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Rodgers Theatre receives Arts Council donation

by Corning Observer

Every penny helps when it comes to the Corning Community Foundation’s Rodgers Theatre renovation project, said foundation member Tony Cardenas.

“That is why we are so appreciative of the $500 grant we recently received from the Tehama County Arts Council, The California Arts Council and The One Million Plates for the Arts Project,” Cardenas said.

The funds were used to purchase five 60-inch round folding banquet tables that will be used for community events when the theater’s renovations have been completed.

“Our plans are to make the theater more than just a place to watch a movie,” said Foundation member, Kyle Lauderdale. “The foundation’s vision is for the structure to be a community center as well as a movie theater.”

Work on the 75-year-old theater has been under way for some time, but there is a lot more to do.

“We have ordered the new tile for the front of the building,” Cardenas said. “The new tile is olive green and cream. We will also be replacing the glass on the theater’s movie display cases.”

Funding for this phase of the project comes from a $46,300 grant provided by the McConnell Foundation through the Shasta Regional Community Foundation.

The seating area of the theater has been pretty much gutted through volunteer efforts and part of the $220,000 in city park funds. Those funds will also be used to demolish the theater’s old bathrooms.

Using park funds, $50,000 raised by Friends of the Theater, and a $35,000 grant from the California Energy Commission’s Energy Efficiency and Conservation Block Grant Program, other renovation work has included a new roof and ventilation, ceiling insulation, heating and air-conditioning units, ducting equipment, lighting improvements, and the installation of structural support framing and minor concrete work.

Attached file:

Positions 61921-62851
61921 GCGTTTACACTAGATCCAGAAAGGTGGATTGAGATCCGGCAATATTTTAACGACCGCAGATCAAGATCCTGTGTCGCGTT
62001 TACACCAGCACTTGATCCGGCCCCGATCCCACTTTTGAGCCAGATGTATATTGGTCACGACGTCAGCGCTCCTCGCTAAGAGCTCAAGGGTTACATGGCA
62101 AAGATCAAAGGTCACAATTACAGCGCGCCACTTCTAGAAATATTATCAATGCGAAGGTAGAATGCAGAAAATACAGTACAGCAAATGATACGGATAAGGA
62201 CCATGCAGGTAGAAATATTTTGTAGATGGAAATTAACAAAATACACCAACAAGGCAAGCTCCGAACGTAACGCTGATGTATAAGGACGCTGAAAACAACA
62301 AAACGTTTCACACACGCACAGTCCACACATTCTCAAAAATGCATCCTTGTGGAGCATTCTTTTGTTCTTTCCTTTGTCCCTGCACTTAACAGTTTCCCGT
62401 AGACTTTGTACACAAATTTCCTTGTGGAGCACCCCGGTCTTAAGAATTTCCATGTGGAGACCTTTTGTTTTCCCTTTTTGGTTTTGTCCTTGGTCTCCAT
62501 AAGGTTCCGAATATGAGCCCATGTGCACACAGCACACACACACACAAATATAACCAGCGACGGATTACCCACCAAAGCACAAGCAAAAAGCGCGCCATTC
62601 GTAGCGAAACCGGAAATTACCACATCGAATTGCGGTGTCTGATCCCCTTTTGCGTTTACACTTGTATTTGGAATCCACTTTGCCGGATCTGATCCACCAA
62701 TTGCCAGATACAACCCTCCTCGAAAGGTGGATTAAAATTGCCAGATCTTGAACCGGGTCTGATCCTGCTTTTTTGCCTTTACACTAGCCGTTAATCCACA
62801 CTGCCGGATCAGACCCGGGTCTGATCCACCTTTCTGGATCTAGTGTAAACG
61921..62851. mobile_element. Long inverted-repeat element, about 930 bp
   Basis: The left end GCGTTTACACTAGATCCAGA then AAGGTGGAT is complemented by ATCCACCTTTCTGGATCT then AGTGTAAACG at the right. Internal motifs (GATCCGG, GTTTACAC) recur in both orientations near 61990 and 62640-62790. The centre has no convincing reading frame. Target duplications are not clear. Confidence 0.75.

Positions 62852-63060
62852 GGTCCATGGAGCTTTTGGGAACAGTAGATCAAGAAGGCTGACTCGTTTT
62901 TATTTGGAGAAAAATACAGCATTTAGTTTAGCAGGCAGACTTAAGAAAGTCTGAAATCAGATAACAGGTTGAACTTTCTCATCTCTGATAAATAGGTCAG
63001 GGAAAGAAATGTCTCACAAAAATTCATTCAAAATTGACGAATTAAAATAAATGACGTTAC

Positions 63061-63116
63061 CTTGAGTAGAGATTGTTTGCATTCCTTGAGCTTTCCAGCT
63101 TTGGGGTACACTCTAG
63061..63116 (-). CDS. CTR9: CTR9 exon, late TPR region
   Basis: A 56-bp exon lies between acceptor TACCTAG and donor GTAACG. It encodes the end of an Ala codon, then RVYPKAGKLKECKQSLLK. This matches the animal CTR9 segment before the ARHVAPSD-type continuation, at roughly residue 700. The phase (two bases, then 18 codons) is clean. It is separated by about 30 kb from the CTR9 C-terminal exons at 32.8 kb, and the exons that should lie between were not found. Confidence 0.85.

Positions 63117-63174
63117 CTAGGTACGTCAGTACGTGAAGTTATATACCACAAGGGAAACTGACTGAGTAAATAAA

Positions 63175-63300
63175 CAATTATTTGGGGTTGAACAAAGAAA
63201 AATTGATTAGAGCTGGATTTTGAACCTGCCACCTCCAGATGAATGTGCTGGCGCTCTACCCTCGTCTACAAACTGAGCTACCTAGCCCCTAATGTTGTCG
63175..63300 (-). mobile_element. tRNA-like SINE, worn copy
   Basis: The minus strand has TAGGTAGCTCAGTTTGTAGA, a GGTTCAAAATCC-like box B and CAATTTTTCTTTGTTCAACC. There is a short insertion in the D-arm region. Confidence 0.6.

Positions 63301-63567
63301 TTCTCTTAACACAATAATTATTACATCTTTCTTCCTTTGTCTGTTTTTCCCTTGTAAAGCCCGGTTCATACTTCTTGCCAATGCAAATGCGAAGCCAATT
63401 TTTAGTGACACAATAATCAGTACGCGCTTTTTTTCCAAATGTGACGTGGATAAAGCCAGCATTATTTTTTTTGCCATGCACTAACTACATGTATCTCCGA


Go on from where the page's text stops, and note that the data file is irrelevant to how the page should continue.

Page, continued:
The city-owned theater was closed in 2006 due to its condition problems and not being compliant with the Americans with Disabilities Act.

Not willing to see the theater remain closed, members of the community came to the rescue and formed the Friends of the Theater committee, which in turn organized the nonprofit Corning Community Foundation.

The foundation is now spearheading the efforts to renovate the building.

Cardenas said the foundation has pretty much use up the funds it has to date, but there are ideas in the works to fund the next phase.

Estimated cost to complete the renovations and re-open the theater is $800,000, but that depends on how much of the work can be performed by volunteers.

Built in 1935 by the Rodgers family, the theater one of the few giant single-screen movie houses left in the state.

In 1991, it was endowed to the city by Daniel and Wealthy Rodgers, along with $50,000 for upkeep.

Over the years, the theater has been a mainstay of entertainment for the city’s residents, featuring many premiere-night movies such as “Lord of the Rings” and “Harry Potter.”

Every year around Christmas, it would open for the community’s children to come watch a movie free-of-charge and enjoy a visit from Santa Claus.

“We are hoping to be able to offer that same type of service to the community and even more with the building set up as a community center as well as a theater,” Cardenas said.

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